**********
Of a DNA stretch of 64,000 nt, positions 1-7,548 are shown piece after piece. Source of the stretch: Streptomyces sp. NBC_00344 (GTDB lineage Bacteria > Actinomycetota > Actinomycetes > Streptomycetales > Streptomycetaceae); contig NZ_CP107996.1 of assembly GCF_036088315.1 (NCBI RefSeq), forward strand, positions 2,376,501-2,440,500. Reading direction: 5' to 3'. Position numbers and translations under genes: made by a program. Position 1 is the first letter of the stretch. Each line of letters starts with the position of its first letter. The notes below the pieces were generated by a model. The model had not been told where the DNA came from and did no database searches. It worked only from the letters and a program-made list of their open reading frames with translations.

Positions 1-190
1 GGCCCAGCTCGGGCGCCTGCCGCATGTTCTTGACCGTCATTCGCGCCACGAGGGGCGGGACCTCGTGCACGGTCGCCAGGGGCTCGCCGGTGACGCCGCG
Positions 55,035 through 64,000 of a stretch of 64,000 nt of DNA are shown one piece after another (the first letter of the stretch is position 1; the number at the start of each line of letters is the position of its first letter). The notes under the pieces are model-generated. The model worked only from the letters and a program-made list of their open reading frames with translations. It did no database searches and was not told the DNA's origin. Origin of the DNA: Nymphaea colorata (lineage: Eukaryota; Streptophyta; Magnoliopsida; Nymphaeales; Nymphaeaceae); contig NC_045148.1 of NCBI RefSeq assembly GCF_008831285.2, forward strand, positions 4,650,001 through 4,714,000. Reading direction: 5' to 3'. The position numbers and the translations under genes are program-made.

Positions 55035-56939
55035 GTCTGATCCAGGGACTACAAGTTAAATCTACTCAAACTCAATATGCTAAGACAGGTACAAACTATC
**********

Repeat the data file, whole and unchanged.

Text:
Of a DNA stretch of 64,000 nt, positions 1-7,548 are shown piece after piece. Source of the stretch: Streptomyces sp. NBC_00344 (GTDB lineage Bacteria > Actinomycetota > Actinomycetes > Streptomycetales > Streptomycetaceae); contig NZ_CP107996.1 of assembly GCF_036088315.1 (NCBI RefSeq), forward strand, positions 2,376,501-2,440,500. Reading direction: 5' to 3'. Position numbers and translations under genes: made by a program. Position 1 is the first letter of the stretch. Each line of letters starts with the position of its first letter. The notes below the pieces were generated by a model. The model had not been told where the DNA came from and did no database searches. It worked only from the letters and a program-made list of their open reading frames with translations.

Positions 1-190
1 GGCCCAGCTCGGGCGCCTGCCGCATGTTCTTGACCGTCATTCGCGCCACGAGGGGCGGGACCTCGTGCACGGTCGCCAGGGGCTCGCCGGTGACGCCGCG
Positions 55,035 through 64,000 of a stretch of 64,000 nt of DNA are shown one piece after another (the first letter of the stretch is position 1; the number at the start of each line of letters is the position of its first letter). The notes under the pieces are model-generated. The model worked only from the letters and a program-made list of their open reading frames with translations. It did no database searches and was not told the DNA's origin. Origin of the DNA: Nymphaea colorata (lineage: Eukaryota; Streptophyta; Magnoliopsida; Nymphaeales; Nymphaeaceae); contig NC_045148.1 of NCBI RefSeq assembly GCF_008831285.2, forward strand, positions 4,650,001 through 4,714,000. Reading direction: 5' to 3'. The position numbers and the translations under genes are program-made.

Positions 55035-56939
55035 GTCTGATCCAGGGACTACAAGTTAAATCTACTCAAACTCAATATGCTAAGACAGGTACAAACTATC